At the start of the game, we had instructed teams to locate a series of stopped or broken clocks around the resort, and record the times displayed on each. At this last checkpoint, we intended to check their answers and hand them the final information needed to reach the finish line. We warned teams that they would receive a penalty for missing or incomplete answers, but we figured by this point in the race the teams would take any penalties rather than delay their arrival at the finish line. So we were extremely surprised when teams instead opted to go track down any clocks they had not yet found—one team returned to DCA in search of a missing clock, another team spent nearly two hours trying to find them all.
Based on our pre-game tests, we expected that most teams would be able to finish in the seven hours allotted, some in as little as five hours. In the end, just 11 of the 40 Enchanted Race teams managed to cross the finish line by the 4:00 p.m. deadline, and what was intended to be a kinder, gentler game proved to be much more difficult than imagined.
Eleven teams managed to navigate the Enchanted Race in seven hours or less, and each finishing team should feel a huge sense of pride in that accomplishment. That aversion to penalties paid off for some teams after all; teams crossed the finish line so close together that the winning teams were those that incurred the fewest penalties along the course. The adjusted finish time in the results is the team’s actual finish time, plus any penalty time incurred through assistance, incorrect answers or other game violations.
MouseAdventure Masters team Brother Bears took home their fourth First Place finish, with a final adjusted finish time of 4:07 p.m., proving once again why we only let the Masters teams compete in the harder Invitational events. Of the other three Masters teams, the Happy Haunts placed eighth, The Denton Affair did not complete the event, and The-Mouse.com was drafted to be event staff. The Pillage People earned second place with a final adjusted finish time of 4:12 p.m., just five minutes out of first place.
The results represent a slight change from the winners announced after the event. Team 3, Simba’s Pride, led the pack during much of the race and was actually the first team to cross the finish line. Of course, there is one disadvantage to being the front-runner, and that is the possibility that your team will discover an error in the game materials that was missed during all of the pre-game testing. Simba’s Pride encountered a glitch in the final question leading to the finish line, and was granted a time credit for the time lost while the error was corrected. That time credit was not included in the final tabulation. Their adjusted finish time was 4:18 p.m., putting them in third place.
For the “open” game this time around we decided to change things up a bit and send our players into Disneyland armed with cameras in addition to their pencils, clipboards, and puzzle solving skills. Eight puzzles eventually lead teams to instructions on specific photographs to take inside the park and they had to try and match eleven provided pictures with snapshots of their own.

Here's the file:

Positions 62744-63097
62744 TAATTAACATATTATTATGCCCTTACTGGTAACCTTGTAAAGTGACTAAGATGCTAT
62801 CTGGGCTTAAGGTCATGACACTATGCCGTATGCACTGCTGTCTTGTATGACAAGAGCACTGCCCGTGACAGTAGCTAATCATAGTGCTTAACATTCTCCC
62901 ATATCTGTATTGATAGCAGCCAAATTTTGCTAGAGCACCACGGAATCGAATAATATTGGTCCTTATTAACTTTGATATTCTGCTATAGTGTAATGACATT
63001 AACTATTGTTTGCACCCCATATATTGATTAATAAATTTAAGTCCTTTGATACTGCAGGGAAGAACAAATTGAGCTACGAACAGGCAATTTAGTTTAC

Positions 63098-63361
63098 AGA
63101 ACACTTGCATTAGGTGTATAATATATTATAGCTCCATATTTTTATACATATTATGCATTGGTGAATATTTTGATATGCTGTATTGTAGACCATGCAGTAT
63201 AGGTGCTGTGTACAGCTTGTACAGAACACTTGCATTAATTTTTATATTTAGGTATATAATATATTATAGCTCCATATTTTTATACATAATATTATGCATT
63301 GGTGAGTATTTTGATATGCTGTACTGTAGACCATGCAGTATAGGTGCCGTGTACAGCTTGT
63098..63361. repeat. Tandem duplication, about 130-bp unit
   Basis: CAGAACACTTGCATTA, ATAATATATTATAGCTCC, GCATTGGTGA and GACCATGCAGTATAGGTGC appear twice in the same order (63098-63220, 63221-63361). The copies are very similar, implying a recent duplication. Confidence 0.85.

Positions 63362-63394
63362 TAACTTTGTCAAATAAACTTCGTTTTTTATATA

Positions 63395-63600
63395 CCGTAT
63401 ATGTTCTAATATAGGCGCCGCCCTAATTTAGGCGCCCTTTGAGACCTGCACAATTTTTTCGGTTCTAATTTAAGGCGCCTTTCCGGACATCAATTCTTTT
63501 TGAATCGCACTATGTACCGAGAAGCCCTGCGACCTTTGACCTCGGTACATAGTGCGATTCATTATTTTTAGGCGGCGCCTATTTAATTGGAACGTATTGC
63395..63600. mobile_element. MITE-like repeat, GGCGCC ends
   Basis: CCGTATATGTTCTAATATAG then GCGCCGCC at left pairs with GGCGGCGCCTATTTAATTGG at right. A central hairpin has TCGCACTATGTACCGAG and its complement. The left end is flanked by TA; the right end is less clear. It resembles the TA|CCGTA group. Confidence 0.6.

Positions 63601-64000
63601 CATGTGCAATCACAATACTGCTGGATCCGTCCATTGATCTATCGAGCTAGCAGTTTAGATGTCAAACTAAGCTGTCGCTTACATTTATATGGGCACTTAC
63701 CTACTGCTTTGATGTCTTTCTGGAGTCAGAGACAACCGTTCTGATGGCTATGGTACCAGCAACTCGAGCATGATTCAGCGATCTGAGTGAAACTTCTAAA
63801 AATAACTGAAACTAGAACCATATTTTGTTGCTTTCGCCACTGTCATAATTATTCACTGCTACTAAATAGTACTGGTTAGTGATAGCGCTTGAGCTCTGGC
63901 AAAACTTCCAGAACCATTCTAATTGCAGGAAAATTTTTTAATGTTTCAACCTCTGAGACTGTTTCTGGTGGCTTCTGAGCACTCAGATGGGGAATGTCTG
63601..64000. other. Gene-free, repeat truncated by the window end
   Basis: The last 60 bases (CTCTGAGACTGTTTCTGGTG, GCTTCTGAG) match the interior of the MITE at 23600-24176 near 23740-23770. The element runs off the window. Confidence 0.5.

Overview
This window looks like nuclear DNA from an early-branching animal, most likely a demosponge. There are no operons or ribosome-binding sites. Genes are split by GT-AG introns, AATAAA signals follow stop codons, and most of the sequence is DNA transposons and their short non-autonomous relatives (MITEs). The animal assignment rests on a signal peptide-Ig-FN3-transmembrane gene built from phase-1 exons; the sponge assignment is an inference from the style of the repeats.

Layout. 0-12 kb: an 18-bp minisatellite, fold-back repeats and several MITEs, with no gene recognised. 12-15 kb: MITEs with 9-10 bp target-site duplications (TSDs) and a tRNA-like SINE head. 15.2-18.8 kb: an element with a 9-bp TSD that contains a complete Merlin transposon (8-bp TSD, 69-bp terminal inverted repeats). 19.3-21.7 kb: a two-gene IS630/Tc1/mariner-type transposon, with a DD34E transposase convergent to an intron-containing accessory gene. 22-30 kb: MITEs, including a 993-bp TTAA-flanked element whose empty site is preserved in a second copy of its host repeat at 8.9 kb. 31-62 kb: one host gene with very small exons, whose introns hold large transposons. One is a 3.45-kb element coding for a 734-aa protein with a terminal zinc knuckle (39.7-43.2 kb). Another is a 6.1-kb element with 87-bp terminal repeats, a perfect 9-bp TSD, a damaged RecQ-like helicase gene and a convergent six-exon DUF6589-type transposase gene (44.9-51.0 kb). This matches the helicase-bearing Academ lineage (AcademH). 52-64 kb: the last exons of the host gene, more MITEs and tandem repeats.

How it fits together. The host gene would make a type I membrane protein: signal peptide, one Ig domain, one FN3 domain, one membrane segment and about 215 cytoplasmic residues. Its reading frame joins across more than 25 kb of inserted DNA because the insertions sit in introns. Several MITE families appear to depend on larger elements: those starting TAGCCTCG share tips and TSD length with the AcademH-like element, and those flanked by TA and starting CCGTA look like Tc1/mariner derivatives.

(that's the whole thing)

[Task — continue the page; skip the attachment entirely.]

The day was hot but many teams took advantage of the extra long playing time (about six hours was available to most teams) to enjoy more rest time and maybe a meal. The game also included rides on several attractions, taking teams onto Buzz Lightyear Astro Blasters, the 50 Magical Years exhibit, Snow White’s Scary Adventure, and – for some teams – the Jungle Cruise.
Victories were had when teams found the elusive golfers hiding in the backdrop of one of the Penny Arcade machines, but failures were seen as well as many teams didn’t notice that the White Rabbit statue in the Hub has a watch showing 5:05, when they wanted the White Rabbit statue in Fantasyland whose watch shows 5:00.
Scores were generally high and regardless of how well any team did, we hope everybody had a great time just playing. While no teams turned in perfect scores of 73 points, two teams did achieve the next highest possible score of 70 points. The tie goes to the team that turned in first: team 49, better known as DF4. DF4 are long time players of MouseAdventure and are now candidates for our Masters category with their second event win (after three wins teams are retired from competition). It is somewhat boggling to me that we’ve been doing these so long, but DF4 won their first event in the fall of 2001.
In second place with 70 points as well are The Raiders of the Lost pArk (team 27), another well experienced MouseAdventure team. At 67 points were three teams. Sorcerer’s Apprentice (team 119) get third place; fourth goes to team Club 33 WannaBes (team 39), one of dozens of new teams who joined us for this event. The final team with 67, and in fifth place, is Zurg Busters (team 22) another new team. It seemed unfair to cut the prizes off at third place when two other teams had the same score (if in a bit more time) so all five places will receive prizes.
Congratulations to our winners in overcoming a whole lot of competition and a whole lot of sun.